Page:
8 things you need to consider when choosing a tutoring programme

8 things you need to consider when choosing a tutoring programme


Research from the Sutton Trust shows that 42% of pupils in London aged 11-16, have had private tutoring at some point in their academic careers. This shows that private tutoring is popular with many families but what are the things to look out for when choosing a tutoring programme? How do you choose between group tutoring or one-to-one tutoring? How do you know if it’s time to get a tutor?

In this blog, we’ve put together a list of things to consider when choosing a tutoring programme:

Discuss tutoring with your child:

As with most things, it’s always helpful to have an open conversation with your child to discuss the benefits of tutoring and determine if he or she needs it. Some pupils will be more proactive and ask their parent for a tutor. Other pupils may feel that it is a waste of time because they are just not good at or will never be good at the subject. Tutoring is extremely beneficial to pupils that struggle with a fixed mindset ie. pupils that feel that they cannot improve in a subject. It is therefore worth discussing this in detail with your child so that he or she understands that they can improve and a tutor could make a huge difference if they are open to the idea of improving. If your child is particularly reluctant about going out to a group tutoring session, you can always propose a home tutor or online tutor which is more discreet.

Group tutoring or one-to-one tuition

Both options are widely available but you need to consider what would fit better to your child’s needs. In general, group sessions will mean working with a group of pupils that are at the same or a similar stage to your child. Pupils may find it useful to work with a group where there is some healthy competition and a group where pupils support each other’s progress. One-to-one tuition is more orientated to children that need more focused sessions. With one-to-one tutoring sessions, children are more likely to speak up to their tutor if they don’t understand a topic. The tutoring content will also most likely be determined by the tutor’s ongoing assessment of your child’s progress.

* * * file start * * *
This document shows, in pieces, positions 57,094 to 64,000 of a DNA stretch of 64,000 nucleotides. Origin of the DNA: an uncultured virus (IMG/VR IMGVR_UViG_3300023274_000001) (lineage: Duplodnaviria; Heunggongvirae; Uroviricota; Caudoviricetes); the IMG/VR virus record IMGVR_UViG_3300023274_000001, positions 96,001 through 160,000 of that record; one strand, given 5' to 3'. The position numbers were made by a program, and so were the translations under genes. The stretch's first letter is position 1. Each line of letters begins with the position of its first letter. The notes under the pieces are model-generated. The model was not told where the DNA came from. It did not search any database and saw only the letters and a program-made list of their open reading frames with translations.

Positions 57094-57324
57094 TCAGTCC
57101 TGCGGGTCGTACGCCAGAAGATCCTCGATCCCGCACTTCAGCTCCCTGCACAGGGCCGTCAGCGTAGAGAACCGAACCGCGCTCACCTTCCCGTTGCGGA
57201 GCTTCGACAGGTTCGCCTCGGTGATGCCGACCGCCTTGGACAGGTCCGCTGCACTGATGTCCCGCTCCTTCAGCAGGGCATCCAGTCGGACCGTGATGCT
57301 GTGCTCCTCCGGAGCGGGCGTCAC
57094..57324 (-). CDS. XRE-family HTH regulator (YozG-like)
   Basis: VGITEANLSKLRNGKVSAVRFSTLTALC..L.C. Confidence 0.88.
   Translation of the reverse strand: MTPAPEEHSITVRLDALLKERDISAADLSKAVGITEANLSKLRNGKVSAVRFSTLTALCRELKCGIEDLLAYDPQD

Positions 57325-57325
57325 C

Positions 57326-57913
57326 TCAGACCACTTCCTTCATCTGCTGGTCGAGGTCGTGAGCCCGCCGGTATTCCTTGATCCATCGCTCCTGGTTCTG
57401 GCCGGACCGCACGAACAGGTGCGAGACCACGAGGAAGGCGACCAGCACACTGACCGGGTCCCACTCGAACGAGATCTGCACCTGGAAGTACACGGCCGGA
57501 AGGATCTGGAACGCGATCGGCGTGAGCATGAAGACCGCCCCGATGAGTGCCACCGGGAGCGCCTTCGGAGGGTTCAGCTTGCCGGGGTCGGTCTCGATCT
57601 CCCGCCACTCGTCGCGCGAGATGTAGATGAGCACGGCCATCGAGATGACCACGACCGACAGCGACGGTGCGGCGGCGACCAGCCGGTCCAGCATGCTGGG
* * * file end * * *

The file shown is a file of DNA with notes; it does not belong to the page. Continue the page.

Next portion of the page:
Take an initial assessment

It is very important for the tutor to know where to start and decide if there is any basic concept that might not be very clear, as they need to have a strong foundation of knowledge in order for their knowledge to progress. Your school may provide an end of year report for your child to show their overall progress for the year. A copy should be passed on to your tutor so that he or she can use this knowledge to get started with tutoring. Your tutor will most likely still need to conduct an initial assessment and work directly with your child for a few weeks in order to gain an idea of learning gaps and areas of weakness that need to be addressed through tutoring.

Get Involved

It’s easy to assume that a tutor can solve all academic problems but progress is usually a join effort from the parent, pupil and the tutors. The first few weeks of tutoring may be tough on your child as he or she is being challenged in new ways. As always, you should encourage your child to keep trying and embrace the challenge. As a parent, you also need to be involved in the tutoring progress. This can be as simple as contacting the tutor to schedule or book tutoring sessions at a time that works for you and your child, meeting with your child’s tutor after tutoring sessions to discuss your child’s progress and ensuring that your child completes any homework provided by the tutor.